INTER PRESS SERVICE. APRIL 12, 2010. By Matthew Berger and Eli Clifton
WASHINGTON, Apr 12, 2010 (IPS) - One of the largest gatherings of world leaders ever on U.S. soil began Monday with representatives of 47 countries gathering here for the Nuclear Security Summit.
The two-day event is organised around the goal of keeping nuclear materials out of the hands of terrorists. Representatives of NGOs, along with experts from academia, held a parallel summit on the same topic several blocks away.
Most NGOs have traditionally focused on the much broader goal of nuclear nonproliferation and reduction of nuclear stockpiles - topics that have been addressed by U.S. President Barack Obama and other leaders in recent weeks but which are not directly being addressed at this week's talks.
But many of the NGO and academic experts meeting at the parallel summit felt there was a connection to be made between securing vulnerable nuclear materials and reducing the existence of those materials.
They may have a case. The first concrete accomplishment to come out of the 47-country summit came when Ukraine agreed Monday morning to give up its bomb-grade uranium and have its civil nuclear programme operate instead on low-enriched uranium. Ukraine is reported as having enough such nuclear material for several weapons.
Obama laid out the goal of the summit - and parallel summit - in a speech in Prague one year ago: "To secure all vulnerable nuclear material around the world within four years."
In that speech, he also laid out a strategy for meeting that goal. The U.S., he said, would "set new standards, expand our cooperation with Russia, [and] pursue new partnerships to lock down these sensitive materials." These past two weeks have seen a flurry of progress toward those actions.
Returning to Prague a year later last Thursday, Obama and his Russian counterpart Dmitri Medvedev signed a new Strategic Arms Reduction Treaty (START). The treaty commits the U.S. and Russia to reduce their nuclear stockpiles by one-third - bringing the total number of warheads possessed by each country down to 1,550.
The day before, the White House released the new Nuclear Posture Review (NPR), which forbids the use of nuclear weapons against signatories in good standing of the Nuclear Non-Proliferation Treaty (NPT), forswears the testing of nuclear weapons and development of new nuclear warheads, and commits the administration to seeking Senate ratification and the entry into force of the Comprehensive Test Ban Treaty (CTBT).
"Securing 'loose nukes' is one part of a nuclear security agenda," said Alexandra Toma, co-chair of the Fissile Materials Working Group, told IPS. "The second part is the strengthening the nonproliferation regime and that's going to be happening next month. The third part is disarmament which is what we're seeing in the new START treaty and hopefully the CTBT if that happens next year."
"It's a very, very heavy agenda. When you look at the Obama administration four years from now, changing the debate on nuclear nonproliferation will be one of its major accomplishments," contended Nancy Soderberg, president of the Connect U.S. Fund.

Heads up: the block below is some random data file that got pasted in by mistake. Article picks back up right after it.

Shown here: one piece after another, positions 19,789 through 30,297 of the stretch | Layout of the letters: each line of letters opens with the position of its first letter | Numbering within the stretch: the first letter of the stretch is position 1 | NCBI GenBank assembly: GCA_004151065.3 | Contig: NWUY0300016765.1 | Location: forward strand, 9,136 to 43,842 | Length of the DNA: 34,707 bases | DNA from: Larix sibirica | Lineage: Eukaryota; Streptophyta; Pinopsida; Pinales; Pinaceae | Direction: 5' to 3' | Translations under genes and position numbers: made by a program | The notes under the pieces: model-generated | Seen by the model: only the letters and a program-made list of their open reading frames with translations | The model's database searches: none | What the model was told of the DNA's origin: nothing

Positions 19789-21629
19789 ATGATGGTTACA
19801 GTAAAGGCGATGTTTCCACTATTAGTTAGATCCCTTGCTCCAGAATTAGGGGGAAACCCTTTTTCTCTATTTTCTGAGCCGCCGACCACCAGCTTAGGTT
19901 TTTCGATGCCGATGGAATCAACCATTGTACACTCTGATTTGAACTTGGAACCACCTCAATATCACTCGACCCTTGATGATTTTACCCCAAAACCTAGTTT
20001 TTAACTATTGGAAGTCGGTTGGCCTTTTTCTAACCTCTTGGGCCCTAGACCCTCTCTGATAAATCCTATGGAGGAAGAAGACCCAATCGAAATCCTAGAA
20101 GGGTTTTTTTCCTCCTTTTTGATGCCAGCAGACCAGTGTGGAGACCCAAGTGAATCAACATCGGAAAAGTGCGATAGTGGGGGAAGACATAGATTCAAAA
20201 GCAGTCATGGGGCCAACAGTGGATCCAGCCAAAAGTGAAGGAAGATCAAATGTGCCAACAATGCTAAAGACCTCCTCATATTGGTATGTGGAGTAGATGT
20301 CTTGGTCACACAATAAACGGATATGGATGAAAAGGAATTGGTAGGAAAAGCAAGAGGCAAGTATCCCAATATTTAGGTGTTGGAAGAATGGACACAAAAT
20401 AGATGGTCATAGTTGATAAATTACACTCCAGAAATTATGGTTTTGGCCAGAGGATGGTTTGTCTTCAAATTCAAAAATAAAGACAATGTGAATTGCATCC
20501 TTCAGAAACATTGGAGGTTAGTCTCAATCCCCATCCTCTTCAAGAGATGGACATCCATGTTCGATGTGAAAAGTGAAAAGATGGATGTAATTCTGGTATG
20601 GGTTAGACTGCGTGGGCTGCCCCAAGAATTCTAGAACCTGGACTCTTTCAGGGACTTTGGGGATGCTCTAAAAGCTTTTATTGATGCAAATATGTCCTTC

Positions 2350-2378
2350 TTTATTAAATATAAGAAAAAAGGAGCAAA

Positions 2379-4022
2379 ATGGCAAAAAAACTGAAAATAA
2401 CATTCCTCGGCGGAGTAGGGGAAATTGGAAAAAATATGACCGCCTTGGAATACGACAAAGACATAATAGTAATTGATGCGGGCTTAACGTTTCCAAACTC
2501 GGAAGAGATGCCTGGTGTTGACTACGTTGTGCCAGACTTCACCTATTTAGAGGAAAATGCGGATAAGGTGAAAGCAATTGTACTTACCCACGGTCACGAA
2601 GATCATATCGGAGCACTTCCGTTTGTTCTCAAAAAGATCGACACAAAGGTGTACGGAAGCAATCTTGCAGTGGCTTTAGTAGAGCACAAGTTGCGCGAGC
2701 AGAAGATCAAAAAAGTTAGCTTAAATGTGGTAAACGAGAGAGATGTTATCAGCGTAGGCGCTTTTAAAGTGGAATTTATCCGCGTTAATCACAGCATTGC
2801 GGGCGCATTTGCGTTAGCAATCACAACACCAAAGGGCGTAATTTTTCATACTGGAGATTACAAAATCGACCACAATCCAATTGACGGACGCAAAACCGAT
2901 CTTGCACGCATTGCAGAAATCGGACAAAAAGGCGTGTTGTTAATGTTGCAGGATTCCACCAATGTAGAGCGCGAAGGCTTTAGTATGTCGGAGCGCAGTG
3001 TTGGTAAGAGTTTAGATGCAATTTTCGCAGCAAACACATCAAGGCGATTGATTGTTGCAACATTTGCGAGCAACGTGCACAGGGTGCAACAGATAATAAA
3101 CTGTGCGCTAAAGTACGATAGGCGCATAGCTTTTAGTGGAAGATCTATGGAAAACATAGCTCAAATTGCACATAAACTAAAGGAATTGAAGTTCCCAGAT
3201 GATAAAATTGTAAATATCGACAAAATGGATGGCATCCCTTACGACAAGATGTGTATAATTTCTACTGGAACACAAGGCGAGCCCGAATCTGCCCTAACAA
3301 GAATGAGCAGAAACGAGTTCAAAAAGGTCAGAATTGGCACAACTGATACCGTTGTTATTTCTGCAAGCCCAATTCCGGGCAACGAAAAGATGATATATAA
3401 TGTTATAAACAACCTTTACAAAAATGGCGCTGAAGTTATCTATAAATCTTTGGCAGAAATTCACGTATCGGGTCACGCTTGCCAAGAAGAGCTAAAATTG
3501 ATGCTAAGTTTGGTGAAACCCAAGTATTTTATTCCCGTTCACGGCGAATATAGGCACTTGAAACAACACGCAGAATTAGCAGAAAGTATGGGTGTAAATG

She said the Obama administration's approach has been welcome. "It's a huge shift from the Bush administration which pretty much objected to these types of international efforts and felt they could go their own way," she told IPS. "There's a growing recognition that you need American leadership to drive the debate and that it's hard and so it's not going to happen overnight and it's all linked in together."
On the first day of the summit Monday, Obama held one-on-one meetings with many of the world leaders gathered in downtown Washington. The most significant of these meetings was likely with Chinese Premier Hu Jintao, in which the two leaders reportedly discussed the possibility of sanctions on Iran, which is thought to have a nuclear programme and which has important economic ties with China.
In May, the 2010 review conference for the Treaty on the Non-Proliferation of Nuclear Weapons (NPT) will be held at U.N. headquarters in New York. Monday, NGO leaders were not afraid to set expectations high for both that and the current conference, particularly in light of Obama apparent commitment to nuclear issues.
"Obama has really breathed a breath of fresh air into multilateral participation and he's raised the bar for all countries. By having a summit here in Washington DC he's forcing many countries all over the world to really focus on this issue and make a personal commitment on behalf of their country to follow through," Paul F. Walker, director of Global Green USA's security & sustainability programme, told IPS.
"This will be a big feather in Obama's cap and a big feather in other countries' caps as they begin to renew their commitment to article six [of the NPT], in which all the nuclear countries commit to full nuclear disarmament," he said.
"In the nuclear posture review last week we saw not a huge shift but a good solid step in changing U.S. nuclear policy towards the rest of the world. We saw the START signing and this week we're seeing the nuclear security summit. So I think this is all part of the momentum going into the NPT review conference," said Toma.